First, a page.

‘Take Good Care’ – Joss Stone and Dave Stewart get behind Amnesty’s arms campaign

We’re thrilled to give you a sneak preview of a track that Joss Stone and Dave Stewart have recorded in support of our campaign for a bulletproof global arms treaty.

‘Take Good Care’ will be released in full in April this year, but you can hear a taster of the song on the player below.

The track was written by war photographer Paul Conroy, based on his own experiences witnessing the devastating impact of arms trade to Libya. Paul’s recent photos from Libya give an insight into some of the human wreckage caused by the unregulated weapons trade.

Joss Stone and Dave Stewart are publicly backing our campaign because – in Dave Stewart’s words – "Millions of people are dying unnecessarily because weapons are ending up in regions where they are being used to fuel conflict and commit the worst kind of atrocities”.

This year, we have a once-in-a-lifetime chance to create the first ever international treaty regulation arms trading. Sounds technical, but it’s a potential life-saver. At the minute, at least 1,500 people die from armed violence and conflict every day.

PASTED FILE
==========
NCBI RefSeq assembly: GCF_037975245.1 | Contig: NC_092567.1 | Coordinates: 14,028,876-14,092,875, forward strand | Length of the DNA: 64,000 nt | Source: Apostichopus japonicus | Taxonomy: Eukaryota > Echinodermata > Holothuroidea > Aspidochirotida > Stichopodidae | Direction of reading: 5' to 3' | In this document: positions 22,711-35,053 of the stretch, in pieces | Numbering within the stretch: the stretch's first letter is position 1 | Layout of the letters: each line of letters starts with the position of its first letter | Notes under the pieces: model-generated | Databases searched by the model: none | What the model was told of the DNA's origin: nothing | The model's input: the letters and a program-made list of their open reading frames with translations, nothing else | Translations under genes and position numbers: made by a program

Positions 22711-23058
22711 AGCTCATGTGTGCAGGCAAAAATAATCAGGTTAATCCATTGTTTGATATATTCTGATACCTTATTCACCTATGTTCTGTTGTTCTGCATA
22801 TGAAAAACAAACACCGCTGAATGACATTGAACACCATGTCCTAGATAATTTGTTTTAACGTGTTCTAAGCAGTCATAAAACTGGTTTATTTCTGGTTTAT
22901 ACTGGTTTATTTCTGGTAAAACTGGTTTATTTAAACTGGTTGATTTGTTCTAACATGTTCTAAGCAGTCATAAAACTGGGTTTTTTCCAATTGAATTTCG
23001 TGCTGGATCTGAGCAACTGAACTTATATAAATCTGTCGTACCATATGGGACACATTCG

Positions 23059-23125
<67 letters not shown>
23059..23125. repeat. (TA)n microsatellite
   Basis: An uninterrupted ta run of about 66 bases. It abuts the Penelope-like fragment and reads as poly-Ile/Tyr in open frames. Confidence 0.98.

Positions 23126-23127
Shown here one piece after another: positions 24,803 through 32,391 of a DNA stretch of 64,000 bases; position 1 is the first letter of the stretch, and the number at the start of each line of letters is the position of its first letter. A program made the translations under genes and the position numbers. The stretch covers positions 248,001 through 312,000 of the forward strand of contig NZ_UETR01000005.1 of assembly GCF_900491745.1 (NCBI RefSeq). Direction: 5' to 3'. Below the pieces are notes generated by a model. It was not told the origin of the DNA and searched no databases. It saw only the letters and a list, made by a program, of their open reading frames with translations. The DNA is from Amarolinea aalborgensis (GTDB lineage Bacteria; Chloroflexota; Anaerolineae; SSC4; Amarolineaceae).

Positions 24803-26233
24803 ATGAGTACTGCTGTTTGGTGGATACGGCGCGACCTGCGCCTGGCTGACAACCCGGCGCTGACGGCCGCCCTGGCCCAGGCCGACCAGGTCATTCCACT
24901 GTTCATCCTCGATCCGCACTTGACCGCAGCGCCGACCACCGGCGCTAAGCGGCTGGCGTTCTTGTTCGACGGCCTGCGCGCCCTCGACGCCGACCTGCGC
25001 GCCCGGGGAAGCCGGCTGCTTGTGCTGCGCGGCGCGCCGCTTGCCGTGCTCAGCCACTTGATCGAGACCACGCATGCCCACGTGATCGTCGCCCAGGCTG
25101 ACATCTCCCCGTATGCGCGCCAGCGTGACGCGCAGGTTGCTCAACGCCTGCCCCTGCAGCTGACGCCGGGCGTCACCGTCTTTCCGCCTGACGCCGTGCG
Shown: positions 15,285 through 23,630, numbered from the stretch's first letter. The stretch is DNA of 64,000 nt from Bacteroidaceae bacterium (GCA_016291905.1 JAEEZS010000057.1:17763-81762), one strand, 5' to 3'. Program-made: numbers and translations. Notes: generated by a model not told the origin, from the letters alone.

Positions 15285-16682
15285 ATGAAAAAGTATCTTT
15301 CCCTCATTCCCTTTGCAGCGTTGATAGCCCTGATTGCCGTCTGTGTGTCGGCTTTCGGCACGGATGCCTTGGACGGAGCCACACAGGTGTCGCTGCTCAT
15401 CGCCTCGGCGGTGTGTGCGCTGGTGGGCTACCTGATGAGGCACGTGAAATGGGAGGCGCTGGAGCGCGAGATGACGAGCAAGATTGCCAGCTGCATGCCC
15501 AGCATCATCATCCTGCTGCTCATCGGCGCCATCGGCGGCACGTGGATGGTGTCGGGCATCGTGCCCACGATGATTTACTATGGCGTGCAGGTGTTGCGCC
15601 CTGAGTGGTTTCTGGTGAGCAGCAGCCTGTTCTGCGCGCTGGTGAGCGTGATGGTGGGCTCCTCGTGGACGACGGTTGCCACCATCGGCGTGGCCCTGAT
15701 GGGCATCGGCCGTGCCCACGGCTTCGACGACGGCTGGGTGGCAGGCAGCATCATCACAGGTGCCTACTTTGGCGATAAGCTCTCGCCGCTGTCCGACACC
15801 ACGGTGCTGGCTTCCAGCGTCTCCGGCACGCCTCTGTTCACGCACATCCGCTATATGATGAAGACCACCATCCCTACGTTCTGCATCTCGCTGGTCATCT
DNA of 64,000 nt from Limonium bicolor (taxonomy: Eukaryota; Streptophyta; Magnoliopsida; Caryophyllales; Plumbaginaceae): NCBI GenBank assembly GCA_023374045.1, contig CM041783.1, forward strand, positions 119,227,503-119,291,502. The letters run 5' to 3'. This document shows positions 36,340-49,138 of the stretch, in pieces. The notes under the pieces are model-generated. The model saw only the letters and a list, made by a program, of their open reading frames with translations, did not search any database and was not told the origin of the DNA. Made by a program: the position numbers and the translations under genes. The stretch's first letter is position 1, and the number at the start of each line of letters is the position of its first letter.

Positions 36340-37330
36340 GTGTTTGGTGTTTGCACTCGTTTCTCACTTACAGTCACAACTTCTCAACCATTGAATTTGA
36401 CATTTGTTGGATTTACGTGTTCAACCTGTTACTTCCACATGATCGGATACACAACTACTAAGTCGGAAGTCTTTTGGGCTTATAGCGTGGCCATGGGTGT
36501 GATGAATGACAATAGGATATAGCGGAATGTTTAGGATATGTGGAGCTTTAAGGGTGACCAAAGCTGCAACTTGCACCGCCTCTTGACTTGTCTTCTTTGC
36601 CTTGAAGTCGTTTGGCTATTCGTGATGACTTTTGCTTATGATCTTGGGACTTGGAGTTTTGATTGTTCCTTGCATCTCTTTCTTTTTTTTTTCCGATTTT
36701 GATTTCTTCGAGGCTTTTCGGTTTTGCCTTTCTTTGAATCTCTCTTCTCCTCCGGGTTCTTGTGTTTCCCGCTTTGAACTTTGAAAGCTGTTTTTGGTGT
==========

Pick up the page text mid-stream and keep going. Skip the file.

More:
Next week, my colleagues Olly and Verity will head over to New York and represent Amnesty at United Nations’ ‘Prep Com’ – the first round of Arms Trade Treaty discussions before the treaty is considered in full in the summer. Olly and Verity will keep us posted on developments as they blog throughout the week.

In the meantime, if you haven’t already, please take five minutes to email the Prime Minister and Deputy Prime Minister and ask them to commit to a strong treaty that protects human rights.

It’s vital that the UK leads the way and commits to an international arms treaty that saves lives.

Yesterday, Ed Miliband pledged his support to a global arms treaty after receiving thousands of emails asking him to do so. Please help us keep the pressure on David Cameron and Nick Clegg and encourage them to do the same.

About Amnesty UK Blogs
Our blogs are written by Amnesty International staff, volunteers and other interested individuals, to encourage debate around human rights issues. They do not necessarily represent the views of Amnesty International.
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